CFCC was strongly represented when the National Association of Counsel for Children (NACC) convened their annual conference in Baltimore on August 22–24. Team members from the University of Baltimore School of Law Sayra and Neil Meyerhoff Center for Families, Children and the Courts (CFCC) made three presentations showcasing different areas of our work.
“Lessons from Truancy Prevention,” on the conference’s first day, shared strategies lawyers can use in client representation to better connect with and serve their clients. Presenters were TCP Coordinator Rohina Zavala, TCP Mentor Arion Alston, CFCC Deputy Director Michele Hong, and CFCC Executive Director Rebecca Stahl. The presentation focused on restorative practices and holistic representation, and included theater exercises to demonstrate different ways to work with youth that can help youth feel more comfortable. Presenters demonstrated how a restorative approach drawn from the TCP model can help children’s lawyers better understand their clients and connect with them on an emotional level, and shared techniques lawyers can use to ensure children’s non-legal needs are met alongside their legal needs.
CFCC’s Faculty Director, Professor Shanta Trivedi, presented the Tuesday morning plenary, “The Constitution Applies to Child Welfare Cases.” Presenting before several hundred attendees, Shanta described ways that children’s lawyers can make constitutional arguments in their cases to protect children’s rights to family integrity. Too often, constitutional rights are ignored with the ostensible goal of protecting children’s safety. Further, the impacts of family separation are rarely considered in the analysis of child safety. Shanta challenged everyone in the room to consider how to use these rights to challenge children’s removal and remind courts and child welfare agencies that they cannot skirt basic constitutional rights.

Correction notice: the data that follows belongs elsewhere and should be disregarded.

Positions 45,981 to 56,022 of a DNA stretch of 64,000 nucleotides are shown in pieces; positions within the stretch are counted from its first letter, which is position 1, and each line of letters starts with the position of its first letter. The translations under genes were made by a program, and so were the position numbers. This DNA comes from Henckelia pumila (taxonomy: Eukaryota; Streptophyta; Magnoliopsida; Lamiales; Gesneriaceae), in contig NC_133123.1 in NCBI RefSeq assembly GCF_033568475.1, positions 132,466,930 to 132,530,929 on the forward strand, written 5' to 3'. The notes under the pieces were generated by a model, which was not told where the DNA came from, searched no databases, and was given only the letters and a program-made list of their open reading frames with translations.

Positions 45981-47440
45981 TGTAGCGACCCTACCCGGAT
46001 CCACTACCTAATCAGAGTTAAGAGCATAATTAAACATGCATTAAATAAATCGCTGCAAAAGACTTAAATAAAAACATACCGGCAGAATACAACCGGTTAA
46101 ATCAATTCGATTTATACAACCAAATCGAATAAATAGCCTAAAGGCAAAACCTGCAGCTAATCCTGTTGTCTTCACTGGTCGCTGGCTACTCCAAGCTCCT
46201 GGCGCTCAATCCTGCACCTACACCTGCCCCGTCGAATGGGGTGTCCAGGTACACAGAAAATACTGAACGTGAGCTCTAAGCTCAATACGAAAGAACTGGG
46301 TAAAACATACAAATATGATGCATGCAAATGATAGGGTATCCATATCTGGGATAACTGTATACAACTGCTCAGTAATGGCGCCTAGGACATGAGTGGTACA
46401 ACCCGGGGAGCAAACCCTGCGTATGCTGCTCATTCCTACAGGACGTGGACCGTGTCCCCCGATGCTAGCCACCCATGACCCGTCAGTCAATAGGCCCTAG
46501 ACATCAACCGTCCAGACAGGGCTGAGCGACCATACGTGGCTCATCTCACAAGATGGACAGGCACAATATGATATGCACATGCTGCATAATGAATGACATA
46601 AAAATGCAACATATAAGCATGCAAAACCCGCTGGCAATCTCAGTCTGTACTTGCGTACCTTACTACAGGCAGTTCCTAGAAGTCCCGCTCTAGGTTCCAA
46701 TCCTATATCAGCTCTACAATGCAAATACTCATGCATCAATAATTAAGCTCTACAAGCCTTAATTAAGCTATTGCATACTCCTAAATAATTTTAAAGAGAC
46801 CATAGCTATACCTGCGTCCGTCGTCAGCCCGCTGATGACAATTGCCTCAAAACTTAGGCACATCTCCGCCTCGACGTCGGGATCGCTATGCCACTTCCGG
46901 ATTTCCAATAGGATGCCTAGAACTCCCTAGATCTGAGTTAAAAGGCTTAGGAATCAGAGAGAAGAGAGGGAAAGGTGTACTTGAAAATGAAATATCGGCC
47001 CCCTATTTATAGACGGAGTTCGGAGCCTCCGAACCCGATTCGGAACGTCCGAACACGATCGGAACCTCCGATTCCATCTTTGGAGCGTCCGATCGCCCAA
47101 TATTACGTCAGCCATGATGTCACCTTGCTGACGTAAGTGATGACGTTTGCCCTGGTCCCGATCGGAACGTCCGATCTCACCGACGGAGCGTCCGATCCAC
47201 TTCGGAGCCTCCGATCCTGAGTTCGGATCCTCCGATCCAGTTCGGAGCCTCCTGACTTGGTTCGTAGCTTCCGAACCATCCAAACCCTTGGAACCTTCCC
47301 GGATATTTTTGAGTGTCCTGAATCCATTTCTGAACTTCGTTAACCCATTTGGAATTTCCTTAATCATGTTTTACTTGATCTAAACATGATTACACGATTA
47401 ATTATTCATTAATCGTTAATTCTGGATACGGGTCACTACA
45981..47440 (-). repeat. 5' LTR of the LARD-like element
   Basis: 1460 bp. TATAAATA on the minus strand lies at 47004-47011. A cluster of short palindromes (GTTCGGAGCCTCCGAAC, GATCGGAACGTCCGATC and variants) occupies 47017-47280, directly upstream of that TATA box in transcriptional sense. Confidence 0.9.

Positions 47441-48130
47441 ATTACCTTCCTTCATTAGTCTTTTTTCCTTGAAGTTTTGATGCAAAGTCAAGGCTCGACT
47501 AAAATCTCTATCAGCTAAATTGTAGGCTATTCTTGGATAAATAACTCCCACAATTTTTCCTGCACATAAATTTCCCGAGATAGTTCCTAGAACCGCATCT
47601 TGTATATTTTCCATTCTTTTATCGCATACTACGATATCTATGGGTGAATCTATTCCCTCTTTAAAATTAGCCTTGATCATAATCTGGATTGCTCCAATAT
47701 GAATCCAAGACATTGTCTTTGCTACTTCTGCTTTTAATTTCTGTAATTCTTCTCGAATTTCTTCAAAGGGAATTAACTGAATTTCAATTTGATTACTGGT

Rebecca Stahl wrapped up CFCC’s contributions to the conference with the presentation “Trauma Informed Interviewing” with child welfare lawyer and Somatic Experiencing Practitioner Cynthia Bowkley. This presentation provided an overview of what trauma looks like, how it manifests physically in clients and professionals alike, and how lawyers can be more trauma-responsive while interviewing child clients. Trauma impacts everyone in the child welfare system—the children, parents, lawyers, and judges. Understanding the impact of trauma and how to respond to trauma manifestations when they occur can help children’s lawyers avoid burn out and represent their clients more effectively.
CFCC’s presentations provided practical strategies and arguments for a more holistic approach to lawyering without losing sight of the legal implications of the very serious work of representing children. We were grateful for this unique opportunity for the CFCC team to share our work with the 600 attendees at NACC’s 2022 conference.
If you’re interested in learning more about CFCC’s work and would like to take a deep dive into the critical issue of family separation, please join us for the CFCC Symposium on Protecting Family Integrity on September 29, 2022. The event is free but registration is required.